How to create eBooks • 4 December 2010 • The SnowBlog
How to create eBooks
How seriously hard can it be? The whole world is eBook mad at the moment, yet creating the things still seems like a dark art. Anyway, here's a post distilling my research and practice which I hope will shed some light on how you create the things and make them look nice. It's a deliberately simplified approach designed to get your books converted quickly, which is handy when you have a backlog like me.
Here's a PDF of this post. Formats
Snowbooks is concentrating for the moment on two formats: ePub and Mobipocket. You can read ePub books on the iPad and the iPhone, on the iBooks app. You can read Mobi on Amazon's Kindle. That's surely 80% of the market, and indeed it's our view that the Kindle offering is powering ahead of Apple in its range of titles and availability of readers. For instance, you can read a Kindle title (in the Mobi format) on an iPhone, a PC, a Mac and an iPad, if you download and install the relevant app. However, you can only read an iBook (in the ePub format) on an iPad and iPhone - there's no app for a Mac computer. Berserk.
There are a number of other formats which include:
Microsoft Reader (.lit) for PCs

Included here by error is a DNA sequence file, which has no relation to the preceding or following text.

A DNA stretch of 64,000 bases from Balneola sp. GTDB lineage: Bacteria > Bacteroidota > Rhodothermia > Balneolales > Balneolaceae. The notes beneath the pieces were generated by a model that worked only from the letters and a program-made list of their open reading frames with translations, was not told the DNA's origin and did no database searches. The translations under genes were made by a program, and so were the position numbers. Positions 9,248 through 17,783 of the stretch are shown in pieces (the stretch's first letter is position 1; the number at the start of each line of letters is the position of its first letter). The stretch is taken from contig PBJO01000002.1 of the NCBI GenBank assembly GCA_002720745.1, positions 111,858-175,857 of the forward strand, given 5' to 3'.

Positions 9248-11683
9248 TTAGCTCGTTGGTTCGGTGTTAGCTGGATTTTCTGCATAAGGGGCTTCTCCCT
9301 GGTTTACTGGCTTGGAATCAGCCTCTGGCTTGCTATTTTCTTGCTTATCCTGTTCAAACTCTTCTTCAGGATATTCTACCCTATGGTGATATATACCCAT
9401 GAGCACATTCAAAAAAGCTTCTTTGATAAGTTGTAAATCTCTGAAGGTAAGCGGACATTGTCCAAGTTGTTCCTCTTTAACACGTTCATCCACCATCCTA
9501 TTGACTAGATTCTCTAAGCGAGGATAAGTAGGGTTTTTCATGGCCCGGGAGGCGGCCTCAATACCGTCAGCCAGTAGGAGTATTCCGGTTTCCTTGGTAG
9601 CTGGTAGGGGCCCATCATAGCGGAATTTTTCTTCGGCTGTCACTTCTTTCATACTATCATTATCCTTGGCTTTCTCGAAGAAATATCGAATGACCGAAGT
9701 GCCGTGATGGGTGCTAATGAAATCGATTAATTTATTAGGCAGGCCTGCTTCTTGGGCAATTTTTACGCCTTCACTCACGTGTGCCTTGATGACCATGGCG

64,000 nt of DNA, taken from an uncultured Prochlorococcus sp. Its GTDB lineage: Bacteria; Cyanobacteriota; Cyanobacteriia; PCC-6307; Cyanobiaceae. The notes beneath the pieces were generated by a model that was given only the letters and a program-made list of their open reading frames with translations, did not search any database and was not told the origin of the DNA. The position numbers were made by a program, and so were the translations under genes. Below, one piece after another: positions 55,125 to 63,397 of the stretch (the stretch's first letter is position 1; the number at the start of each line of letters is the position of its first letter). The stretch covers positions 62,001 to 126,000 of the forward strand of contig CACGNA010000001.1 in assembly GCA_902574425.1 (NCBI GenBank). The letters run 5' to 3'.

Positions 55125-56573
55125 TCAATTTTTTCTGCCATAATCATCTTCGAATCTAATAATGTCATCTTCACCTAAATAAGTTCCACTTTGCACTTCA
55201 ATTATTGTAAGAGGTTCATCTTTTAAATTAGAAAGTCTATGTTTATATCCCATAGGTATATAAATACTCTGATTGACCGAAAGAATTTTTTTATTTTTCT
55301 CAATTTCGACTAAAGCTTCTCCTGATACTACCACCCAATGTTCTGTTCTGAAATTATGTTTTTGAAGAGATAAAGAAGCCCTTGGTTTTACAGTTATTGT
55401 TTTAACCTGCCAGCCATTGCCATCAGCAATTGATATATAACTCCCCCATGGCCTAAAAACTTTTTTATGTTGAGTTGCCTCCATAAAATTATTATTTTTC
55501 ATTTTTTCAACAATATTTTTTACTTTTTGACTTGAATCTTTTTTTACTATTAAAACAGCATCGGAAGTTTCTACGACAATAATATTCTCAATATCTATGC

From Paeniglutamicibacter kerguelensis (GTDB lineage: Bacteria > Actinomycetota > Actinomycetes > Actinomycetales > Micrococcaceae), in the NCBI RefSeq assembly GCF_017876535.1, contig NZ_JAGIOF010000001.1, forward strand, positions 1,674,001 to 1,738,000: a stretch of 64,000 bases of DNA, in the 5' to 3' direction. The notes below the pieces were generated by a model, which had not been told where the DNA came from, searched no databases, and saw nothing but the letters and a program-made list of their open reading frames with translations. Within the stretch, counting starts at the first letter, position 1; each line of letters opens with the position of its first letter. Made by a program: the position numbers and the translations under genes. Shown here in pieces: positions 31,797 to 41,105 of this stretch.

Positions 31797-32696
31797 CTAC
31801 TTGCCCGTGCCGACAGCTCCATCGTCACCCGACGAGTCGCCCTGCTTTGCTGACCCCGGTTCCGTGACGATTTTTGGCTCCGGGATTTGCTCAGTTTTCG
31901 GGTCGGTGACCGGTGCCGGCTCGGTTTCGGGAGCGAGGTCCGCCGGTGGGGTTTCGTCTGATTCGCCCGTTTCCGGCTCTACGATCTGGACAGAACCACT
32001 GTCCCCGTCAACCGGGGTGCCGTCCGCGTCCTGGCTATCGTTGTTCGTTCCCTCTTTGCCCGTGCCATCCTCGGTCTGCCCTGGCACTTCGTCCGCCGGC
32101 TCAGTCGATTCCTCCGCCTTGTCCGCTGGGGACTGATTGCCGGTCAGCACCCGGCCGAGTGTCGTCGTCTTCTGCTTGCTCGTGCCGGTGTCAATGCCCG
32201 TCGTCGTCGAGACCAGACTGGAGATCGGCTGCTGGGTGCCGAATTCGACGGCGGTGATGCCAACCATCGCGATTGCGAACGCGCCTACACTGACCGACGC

Broadband eBooks (.lrf) for the Librie
eReader (.pdb) for the Nook
and also PDF, PMLZ, RB, RTF, SBN, TCR, TXT and Zip. Here's an exhaustive comparison of available formats.
Software and resources
I'm using InDesign CS5 to create the eBooks, Adobe Digital Editions and Kindle for the Mac to preview them, ePub Validator from the lovely Threepress Consulting to check them, if I want, and Calibre to convert the ePub format to the Kindle format. All those applications are free except for InDesign, but that link above is to the free 30 day trial which is worth grabbing. InDesign CS5 has a handy new feature which is worth upgrading for - I'll tell you more in a moment.
I read the following useful documents and websites:
Adobe white papers
How to Create eBooks
InDesign to iBooks white paper
InDesign to Kindle white paper
Pretty much this whole blog